Dusky Gopher Frogs find no love in the Supreme Court



FILE – This Sept. 27, 2011, file photo shows a gopher frog at the Audubon Zoo in New Orleans. The U.S. Supreme Court said Tuesday, Nov. 27, 2018 that a Louisiana-based federal appeals court must take another look at a federal agency’s designation of a tract of Louisiana timberland as “critical habitat” for gopher frogs, endangered frogs currently found only in Mississippi. (AP Photo/Gerald Herbert, File)

Cristo Dulom

It was a speedy trial on Nov. 27 as the highest court in the United States discussed that a portion of the land that once housed the endangered Dusky Gopher Frog.

The Dusky Gopher Frog, also known as the Mississippi Gopher Frog, had 6,477 acres of land dedicated to it as a critically endangered habitat, according to U.S. Fish and Wildlife Service. The frog species was also listed under the Endangered Species Act in 2001. The organization estimates that there are less than 100 of the frogs left in the wild.

The dispute over the land owned by Weyerhaeuser Company, one of the leading private owners of timberlands in the world, started when the U.S. Fish and Wildlife Service was under question as to whether or not it had properly determined the land as a critical habitat for the endangered frogs, according to the Legal Information Institute. The debate over the validity of the U.S. Fish and Wildlife Service’s decision found itself at the Supreme Court.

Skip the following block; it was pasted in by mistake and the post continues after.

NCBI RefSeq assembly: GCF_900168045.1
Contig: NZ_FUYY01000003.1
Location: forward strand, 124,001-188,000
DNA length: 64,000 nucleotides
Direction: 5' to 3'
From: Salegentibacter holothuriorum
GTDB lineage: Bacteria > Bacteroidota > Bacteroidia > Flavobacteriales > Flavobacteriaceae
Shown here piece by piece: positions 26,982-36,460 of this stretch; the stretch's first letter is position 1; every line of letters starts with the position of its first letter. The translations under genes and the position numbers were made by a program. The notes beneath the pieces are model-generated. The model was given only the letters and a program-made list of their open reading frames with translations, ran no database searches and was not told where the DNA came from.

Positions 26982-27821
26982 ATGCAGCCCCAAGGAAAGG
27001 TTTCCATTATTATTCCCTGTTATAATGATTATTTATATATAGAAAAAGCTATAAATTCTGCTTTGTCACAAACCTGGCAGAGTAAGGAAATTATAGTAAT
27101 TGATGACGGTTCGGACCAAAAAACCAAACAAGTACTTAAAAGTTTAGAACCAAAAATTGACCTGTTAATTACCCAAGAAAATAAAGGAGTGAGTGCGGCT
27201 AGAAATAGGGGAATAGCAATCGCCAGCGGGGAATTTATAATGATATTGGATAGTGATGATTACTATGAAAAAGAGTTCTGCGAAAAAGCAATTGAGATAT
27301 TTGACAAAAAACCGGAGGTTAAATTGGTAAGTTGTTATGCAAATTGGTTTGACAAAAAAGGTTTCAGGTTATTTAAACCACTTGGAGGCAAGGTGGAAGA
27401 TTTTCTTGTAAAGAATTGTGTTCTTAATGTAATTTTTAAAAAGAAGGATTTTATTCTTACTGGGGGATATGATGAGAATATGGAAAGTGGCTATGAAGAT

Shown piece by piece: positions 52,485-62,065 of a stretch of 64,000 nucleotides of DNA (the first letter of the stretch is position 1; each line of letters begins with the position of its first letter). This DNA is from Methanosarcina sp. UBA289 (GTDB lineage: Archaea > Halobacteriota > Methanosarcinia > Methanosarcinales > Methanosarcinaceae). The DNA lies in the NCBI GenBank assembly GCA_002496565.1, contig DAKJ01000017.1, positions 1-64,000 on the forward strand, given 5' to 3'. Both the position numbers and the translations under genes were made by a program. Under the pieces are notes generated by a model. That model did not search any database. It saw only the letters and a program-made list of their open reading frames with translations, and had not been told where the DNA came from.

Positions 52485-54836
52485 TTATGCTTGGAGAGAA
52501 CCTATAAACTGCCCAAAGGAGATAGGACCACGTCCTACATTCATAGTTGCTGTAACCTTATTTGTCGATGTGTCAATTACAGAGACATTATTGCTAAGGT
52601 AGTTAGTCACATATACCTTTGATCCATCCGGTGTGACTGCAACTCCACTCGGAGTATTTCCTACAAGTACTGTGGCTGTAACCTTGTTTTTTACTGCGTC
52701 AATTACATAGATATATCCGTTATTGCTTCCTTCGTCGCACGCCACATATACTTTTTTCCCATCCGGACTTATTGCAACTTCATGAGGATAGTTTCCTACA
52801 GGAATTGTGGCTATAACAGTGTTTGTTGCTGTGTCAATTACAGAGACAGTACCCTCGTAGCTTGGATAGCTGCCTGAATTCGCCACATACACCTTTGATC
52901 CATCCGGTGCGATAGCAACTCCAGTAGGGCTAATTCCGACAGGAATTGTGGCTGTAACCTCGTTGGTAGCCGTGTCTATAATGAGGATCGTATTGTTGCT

Supreme Court Justice Brett Kavanaugh did not attend the ruling for the case, resulting in a rare 8-0 ruling on the 1,500 acres in St. Tammany Parish, in favor of Weyerhaeuser Company. The justices overruled a decision by the federal appeals court that said the stretch of land was a habitat for the frog.

The wildlife service had won in a federal District Court and at the 5th U.S. Circuit Court of Appeals, but the Supreme Court ruled that the 5th Circuit must look at the unanswered question of what constitutes “habitat,” and whether the tract qualifies as habitat for the creatures that, “went extinct in Louisiana over 50 years ago,” according to Edward Poitevent, special counsel for the timber company.

Chief Justice John Roberts said the species has not been spotted in the area for decades and the area would now require modification, such as controlled burns of forest areas, to be suitable for them.

As the case returns back to the district courts, the defendants of the frogs hope the ruling will fall in their favor despite their loss in the Supreme Court.

Collette Adkins, attorney with the Center for Biological Diversity, said the ruling was a disappointment but didn’t weaken current habitat protections. She said she is hoping the 5th Circuit interprets the meaning of habitat broadly, to include places where the dusky gopher frog could live and breed “with some reasonable modifications.”

This article was written with the help of the Associated Press